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Sat 12 Jan 2008 04:00 AM

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Coach by association

As a time-saving and financially practical approach, on-the-job training is popular among retailers in the Middle East.

The retail environment is a busy place most of the time, and many would reasonably say not the best place for training front line staff. However, it is the workplace that presents some of the best learning opportunities for your employees. It is here that the customer experience happens, where policies are practised, where relationships are made and broken, and fundamentally it is here where the learning is markedly different from the traditional classroom approach.

If there is such a thing as ‘real time learning', then this is it. For example, watching an experienced member of staff effectively handling a difficult customer situation in the workplace can be a lot more effective than trying to learn about this in a class room.

The point though is to harness these opportunities so that learning in the workplace is relevant to the way you want the customer experience to be and employees should be given the opportunity to practise with guidance with what they see around them. If managed effectively, this way of learning can save your company the time and money that classroom training cannot always do.

This is not a suggestion that classroom training is a fruitless method of learning, but like all approaches it will have its plus points and its limitations. There are problems though; learning in the work place can often become a hit and miss affair. This is because training on the job is sometimes carried out by employees who are not qualified trainers and through no fault of their own the learning experience can be a burden to the trainee.

Another problem is that when we think about training our staff we don't normally think at the individual level. We tend to think about the costs, location, subject and duration. This is of course understandable because all these variables have an impact on the bottom line. However, we don't necessarily think about what defines effective learning. It is important that we take time to focus on this because it can save you money in the long term. Ineffective training will have to be repeated at some stage in the future.

As adults we normally learn better through something called association. In terms of the world of work this means that we usually need to make a link between what we are going to learn and the way we work. Whenever we want to learn something we normally look for the benefits it will bring us as individuals. For example, a retail trainee might look for the following benefits from a training session: How is it going to improve my day? Is it going to make my life less stressful when I engage with customers? Is it going to give me more knowledge and perhaps improve my confidence when I try to make a sale? Is the trainer going to be effective, and will I be able to understand what I am supposed to learn?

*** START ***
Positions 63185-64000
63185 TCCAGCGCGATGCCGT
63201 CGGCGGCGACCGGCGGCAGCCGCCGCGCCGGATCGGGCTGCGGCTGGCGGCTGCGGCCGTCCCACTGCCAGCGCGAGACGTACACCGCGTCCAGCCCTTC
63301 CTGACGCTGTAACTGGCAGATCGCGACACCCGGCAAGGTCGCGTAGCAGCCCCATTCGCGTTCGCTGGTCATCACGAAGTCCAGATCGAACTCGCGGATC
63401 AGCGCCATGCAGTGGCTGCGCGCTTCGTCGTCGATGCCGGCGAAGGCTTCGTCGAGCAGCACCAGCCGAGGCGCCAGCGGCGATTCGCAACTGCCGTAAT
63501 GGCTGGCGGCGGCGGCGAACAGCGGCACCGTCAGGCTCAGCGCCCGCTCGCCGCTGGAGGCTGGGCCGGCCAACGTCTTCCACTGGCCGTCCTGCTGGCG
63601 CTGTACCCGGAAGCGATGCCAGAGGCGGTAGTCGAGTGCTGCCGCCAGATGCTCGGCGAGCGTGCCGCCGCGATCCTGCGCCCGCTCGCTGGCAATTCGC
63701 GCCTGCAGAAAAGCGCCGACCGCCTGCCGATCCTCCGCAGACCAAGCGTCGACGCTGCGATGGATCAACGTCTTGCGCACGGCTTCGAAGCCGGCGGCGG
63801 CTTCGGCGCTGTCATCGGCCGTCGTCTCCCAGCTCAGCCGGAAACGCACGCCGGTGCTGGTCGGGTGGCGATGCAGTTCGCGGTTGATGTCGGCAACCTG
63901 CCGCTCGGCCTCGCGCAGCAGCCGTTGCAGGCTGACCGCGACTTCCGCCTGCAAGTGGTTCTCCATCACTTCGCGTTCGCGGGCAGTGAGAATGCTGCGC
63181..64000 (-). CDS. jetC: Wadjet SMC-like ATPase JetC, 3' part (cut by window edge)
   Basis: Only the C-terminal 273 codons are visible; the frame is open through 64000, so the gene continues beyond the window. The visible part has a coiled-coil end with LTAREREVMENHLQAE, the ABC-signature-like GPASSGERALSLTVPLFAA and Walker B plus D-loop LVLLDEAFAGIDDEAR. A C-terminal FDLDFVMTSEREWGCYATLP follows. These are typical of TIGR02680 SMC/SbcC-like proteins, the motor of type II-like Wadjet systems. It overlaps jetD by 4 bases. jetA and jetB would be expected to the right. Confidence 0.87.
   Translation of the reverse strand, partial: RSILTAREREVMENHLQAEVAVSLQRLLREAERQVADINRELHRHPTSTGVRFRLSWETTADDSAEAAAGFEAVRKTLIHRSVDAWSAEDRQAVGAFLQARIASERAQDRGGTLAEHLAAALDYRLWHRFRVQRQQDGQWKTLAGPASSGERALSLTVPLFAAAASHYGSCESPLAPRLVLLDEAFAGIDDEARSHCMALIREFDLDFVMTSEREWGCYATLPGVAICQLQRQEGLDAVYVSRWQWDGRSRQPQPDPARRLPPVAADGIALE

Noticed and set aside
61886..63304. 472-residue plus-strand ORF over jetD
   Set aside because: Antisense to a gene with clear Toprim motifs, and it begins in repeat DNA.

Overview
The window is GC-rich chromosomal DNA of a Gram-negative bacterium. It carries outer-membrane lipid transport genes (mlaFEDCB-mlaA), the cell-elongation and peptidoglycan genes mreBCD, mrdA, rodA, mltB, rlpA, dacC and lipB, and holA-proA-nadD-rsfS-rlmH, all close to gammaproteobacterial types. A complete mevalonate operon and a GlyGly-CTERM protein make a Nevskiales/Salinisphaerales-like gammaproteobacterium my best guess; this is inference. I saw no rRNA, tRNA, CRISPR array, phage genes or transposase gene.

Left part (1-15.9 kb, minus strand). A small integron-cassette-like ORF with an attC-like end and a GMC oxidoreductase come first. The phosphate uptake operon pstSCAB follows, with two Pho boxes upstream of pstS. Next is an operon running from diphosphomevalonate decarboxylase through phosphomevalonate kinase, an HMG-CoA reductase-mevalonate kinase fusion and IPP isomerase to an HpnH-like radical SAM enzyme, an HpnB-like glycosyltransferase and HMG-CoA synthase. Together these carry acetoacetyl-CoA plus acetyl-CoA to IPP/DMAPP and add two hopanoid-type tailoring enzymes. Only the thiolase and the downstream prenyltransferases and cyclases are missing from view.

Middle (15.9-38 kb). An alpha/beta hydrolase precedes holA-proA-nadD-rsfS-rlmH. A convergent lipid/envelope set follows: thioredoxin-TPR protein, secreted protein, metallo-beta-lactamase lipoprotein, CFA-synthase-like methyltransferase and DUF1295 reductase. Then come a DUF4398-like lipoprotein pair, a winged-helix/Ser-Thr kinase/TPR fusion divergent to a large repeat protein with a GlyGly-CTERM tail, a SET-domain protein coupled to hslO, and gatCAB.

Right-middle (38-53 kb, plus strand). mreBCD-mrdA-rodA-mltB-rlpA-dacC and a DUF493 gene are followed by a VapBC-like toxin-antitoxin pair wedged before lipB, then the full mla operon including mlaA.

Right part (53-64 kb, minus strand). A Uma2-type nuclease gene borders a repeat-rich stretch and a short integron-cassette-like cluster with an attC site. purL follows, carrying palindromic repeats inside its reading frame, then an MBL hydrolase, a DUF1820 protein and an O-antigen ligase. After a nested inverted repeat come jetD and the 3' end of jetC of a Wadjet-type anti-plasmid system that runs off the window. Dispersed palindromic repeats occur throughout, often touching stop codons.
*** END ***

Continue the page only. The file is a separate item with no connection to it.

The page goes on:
We learn more effectively by doing. In other words, when we are given the opportunity to practice under guidance and supervision, what we have been learning then the chances of us remembering it are greatly improved. A number of conditions need to be in place though to make training on the job effective. Firstly, it needs to be structured and carried out by employees who are given the time and a basic technique to follow.

In all training situations, it is paramount to consider the needs of the learner if the training is to be effective. It can be a daunting experience when learning new things especially for new employees entering an unfamiliar work place. A common problem with training on-the-job is information overload for the learner. So if possible try and break down your task related training activities to shorter training sessions of not more than 30 minutes and try and remember that all trainees do not necessarily learn the same way. Patience is an important characteristic of any trainer especially when training on the job.

The next time you think about training, consider your options. Bear in mind the need for a more structured approach to make the learning more effective for your employees. Class room, E-learning and On-the-Job Training all have their merits. When you think about the busy retail work place; remember that training will always have to be balanced with the needs of your demanding customers. So don't forget about On-the Job Training and the opportunities it can present to you in terms of saving time and money.

Myles Doherty is founder and director of Performance Connect.

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